|Income Discrepancy in Cohousers||<– Date –> <– Thread –>|
|From: Amy Cervantes (cervantaewashtenaw.org)|
|Date: Mon, 8 Jul 2002 18:55:02 -0600 (MDT)|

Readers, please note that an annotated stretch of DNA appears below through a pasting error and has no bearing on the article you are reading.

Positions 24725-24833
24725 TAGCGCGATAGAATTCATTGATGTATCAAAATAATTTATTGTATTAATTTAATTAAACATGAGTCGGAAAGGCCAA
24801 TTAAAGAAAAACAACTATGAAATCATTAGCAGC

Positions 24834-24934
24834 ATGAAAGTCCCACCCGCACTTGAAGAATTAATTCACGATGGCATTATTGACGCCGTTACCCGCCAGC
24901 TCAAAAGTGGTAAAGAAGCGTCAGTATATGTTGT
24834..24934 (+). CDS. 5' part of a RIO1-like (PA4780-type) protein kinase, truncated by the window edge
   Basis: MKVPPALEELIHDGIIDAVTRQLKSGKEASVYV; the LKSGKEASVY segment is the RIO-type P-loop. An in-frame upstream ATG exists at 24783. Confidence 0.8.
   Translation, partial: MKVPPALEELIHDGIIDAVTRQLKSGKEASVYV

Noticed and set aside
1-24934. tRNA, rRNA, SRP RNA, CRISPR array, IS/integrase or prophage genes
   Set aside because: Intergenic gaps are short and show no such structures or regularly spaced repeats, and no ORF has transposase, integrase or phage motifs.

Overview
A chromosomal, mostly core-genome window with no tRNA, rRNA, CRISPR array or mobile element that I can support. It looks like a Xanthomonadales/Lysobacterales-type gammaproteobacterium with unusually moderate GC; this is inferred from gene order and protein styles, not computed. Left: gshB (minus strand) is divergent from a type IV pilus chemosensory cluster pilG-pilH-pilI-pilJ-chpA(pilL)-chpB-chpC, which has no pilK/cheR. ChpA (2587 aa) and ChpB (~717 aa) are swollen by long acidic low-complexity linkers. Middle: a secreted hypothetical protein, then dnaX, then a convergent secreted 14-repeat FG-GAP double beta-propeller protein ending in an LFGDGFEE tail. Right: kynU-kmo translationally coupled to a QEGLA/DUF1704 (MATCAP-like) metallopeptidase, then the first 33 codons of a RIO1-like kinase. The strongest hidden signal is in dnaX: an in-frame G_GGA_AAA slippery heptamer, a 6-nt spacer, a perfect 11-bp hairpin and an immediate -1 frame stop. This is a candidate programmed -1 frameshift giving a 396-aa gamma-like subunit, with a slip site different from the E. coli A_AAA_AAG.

The recent thread has me concerned, so I wanted to address is and get some feedback. I am part of a family of four (myself, husband and two kids.) We are right at the point of deciding whether or not to commit financially to a cohousing development. We feel that it would be a privilege to be part of a unique community that values "community" in the true sense, although this would vary somewhat amongst individuals. I believe our primary motivation is to raise our children in an atmosphere where the values of others are most likely to resemble our own (or let's say, at least not be in serious conflict) as well as for a type of diversity that we think it may offer (albeit somewhat limited.) I envisioned that as a MOSTLY stay at home mom, and having a husband with a MOSTLY 40-50 hour work week, we would be able to contribute significantly to the community through our volunteering (manpower vs. money.) Not to say we wouldn't be willing or able to ante up the occasional extra buck toward acheiving some mutually agreed upon goal; but rather that since we may at times have more time than money and are "skilled" in areas that may be a benefit to the community, that that would be our value. I just want to know if I am on target with this? Is someone who might have to weigh their financial commitments more carefully than others a deficit to those in the community who do not? I'm not trying to be provocative, but the recent string of messages has given me pause. ~Amy who's planning to join Honey Creek Cohousing in Ann Arbor, MI
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